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General Motors Co.

— which Tuesday doubled the size of its recall for older cars with faulty ignition switches that can cause air bags not to deploy in crashes — spent nearly a decade studying the issue and repeatedly opted not to recall the vehicles or pay for potentially expensive fixes.

The Detroit automaker said it will recall more than 1.6 million cars worldwide after reports of 13 deaths and 31 crashes linked to the issue. The decision that came less than two weeks after the automaker insisted it needed to recall only about 780,000 cars.

A chronology of its actions turned over to the National Highway Traffic Safety Administration on Monday showed GM downplayed the ignition switch issue in prior years, including canceling in 2005 an approved redesign of the ignition key head. By the end of 2007, GM said it knew of 10 frontal crashes in which air bags didn’t deploy — linked to the ignition problem — but the automaker opted not to recall the cars.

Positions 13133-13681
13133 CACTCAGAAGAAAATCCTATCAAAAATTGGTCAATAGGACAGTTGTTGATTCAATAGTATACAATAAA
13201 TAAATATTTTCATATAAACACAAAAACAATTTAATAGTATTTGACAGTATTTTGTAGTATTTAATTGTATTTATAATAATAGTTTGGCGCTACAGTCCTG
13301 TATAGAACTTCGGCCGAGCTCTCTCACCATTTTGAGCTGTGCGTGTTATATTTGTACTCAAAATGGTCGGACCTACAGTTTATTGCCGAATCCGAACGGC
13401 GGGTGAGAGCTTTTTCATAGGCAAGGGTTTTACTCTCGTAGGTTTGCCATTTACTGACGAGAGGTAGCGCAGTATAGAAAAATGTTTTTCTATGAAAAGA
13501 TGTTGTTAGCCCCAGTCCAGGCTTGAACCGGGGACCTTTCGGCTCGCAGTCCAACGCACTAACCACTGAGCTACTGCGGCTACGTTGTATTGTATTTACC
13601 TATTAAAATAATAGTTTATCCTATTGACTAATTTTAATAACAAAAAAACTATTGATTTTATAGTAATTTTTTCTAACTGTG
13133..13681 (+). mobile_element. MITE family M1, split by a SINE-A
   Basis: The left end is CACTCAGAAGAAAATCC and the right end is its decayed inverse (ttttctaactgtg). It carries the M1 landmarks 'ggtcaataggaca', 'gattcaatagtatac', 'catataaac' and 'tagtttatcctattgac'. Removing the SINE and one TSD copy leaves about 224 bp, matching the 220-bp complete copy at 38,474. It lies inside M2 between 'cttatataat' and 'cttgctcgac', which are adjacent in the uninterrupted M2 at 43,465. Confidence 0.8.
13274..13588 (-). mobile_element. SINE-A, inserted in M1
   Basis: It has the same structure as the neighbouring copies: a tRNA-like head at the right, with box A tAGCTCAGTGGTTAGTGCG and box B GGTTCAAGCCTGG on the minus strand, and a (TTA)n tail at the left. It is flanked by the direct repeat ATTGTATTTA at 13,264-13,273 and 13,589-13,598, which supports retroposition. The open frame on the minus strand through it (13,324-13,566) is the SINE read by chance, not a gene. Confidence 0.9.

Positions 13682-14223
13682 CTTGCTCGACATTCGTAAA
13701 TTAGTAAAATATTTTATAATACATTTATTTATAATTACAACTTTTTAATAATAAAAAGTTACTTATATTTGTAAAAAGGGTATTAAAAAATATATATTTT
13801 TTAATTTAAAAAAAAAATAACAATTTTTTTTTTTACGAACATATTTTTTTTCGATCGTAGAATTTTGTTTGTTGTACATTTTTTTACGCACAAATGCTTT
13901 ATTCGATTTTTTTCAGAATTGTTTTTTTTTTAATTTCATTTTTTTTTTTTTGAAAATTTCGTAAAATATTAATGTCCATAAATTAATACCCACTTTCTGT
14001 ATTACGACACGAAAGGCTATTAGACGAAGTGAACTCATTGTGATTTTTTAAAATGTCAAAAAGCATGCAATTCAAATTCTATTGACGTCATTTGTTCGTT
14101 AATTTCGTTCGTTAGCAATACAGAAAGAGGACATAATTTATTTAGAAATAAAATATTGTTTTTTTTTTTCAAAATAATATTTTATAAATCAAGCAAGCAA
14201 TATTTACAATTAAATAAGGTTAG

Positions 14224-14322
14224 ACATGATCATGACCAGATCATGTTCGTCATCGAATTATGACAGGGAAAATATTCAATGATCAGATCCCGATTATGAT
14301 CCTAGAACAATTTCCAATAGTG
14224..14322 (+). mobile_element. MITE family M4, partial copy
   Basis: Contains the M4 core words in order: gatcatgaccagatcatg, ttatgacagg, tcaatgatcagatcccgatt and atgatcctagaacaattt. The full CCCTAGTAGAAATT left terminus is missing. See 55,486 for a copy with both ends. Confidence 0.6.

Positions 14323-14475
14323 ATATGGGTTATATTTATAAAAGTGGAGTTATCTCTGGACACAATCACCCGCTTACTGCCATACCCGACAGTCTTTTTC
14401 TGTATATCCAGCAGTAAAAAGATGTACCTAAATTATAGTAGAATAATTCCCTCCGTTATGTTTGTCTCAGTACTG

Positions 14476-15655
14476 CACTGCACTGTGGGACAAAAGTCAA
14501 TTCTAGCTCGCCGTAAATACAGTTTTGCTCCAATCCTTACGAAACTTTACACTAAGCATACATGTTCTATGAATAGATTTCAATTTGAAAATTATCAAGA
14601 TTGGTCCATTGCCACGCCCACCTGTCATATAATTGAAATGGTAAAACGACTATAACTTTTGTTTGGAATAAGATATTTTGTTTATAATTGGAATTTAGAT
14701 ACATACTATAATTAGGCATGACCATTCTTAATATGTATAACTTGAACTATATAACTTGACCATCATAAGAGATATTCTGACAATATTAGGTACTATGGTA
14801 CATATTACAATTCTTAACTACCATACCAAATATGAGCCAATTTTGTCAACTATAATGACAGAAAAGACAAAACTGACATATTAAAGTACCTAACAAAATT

GM North America President Alan Batey said the company was “deeply sorry” for the issue, a rare apology for the automaker over a safety issue.



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GM Apologizes For 13 Deaths Over Recall Delay - Is That Good Enough?

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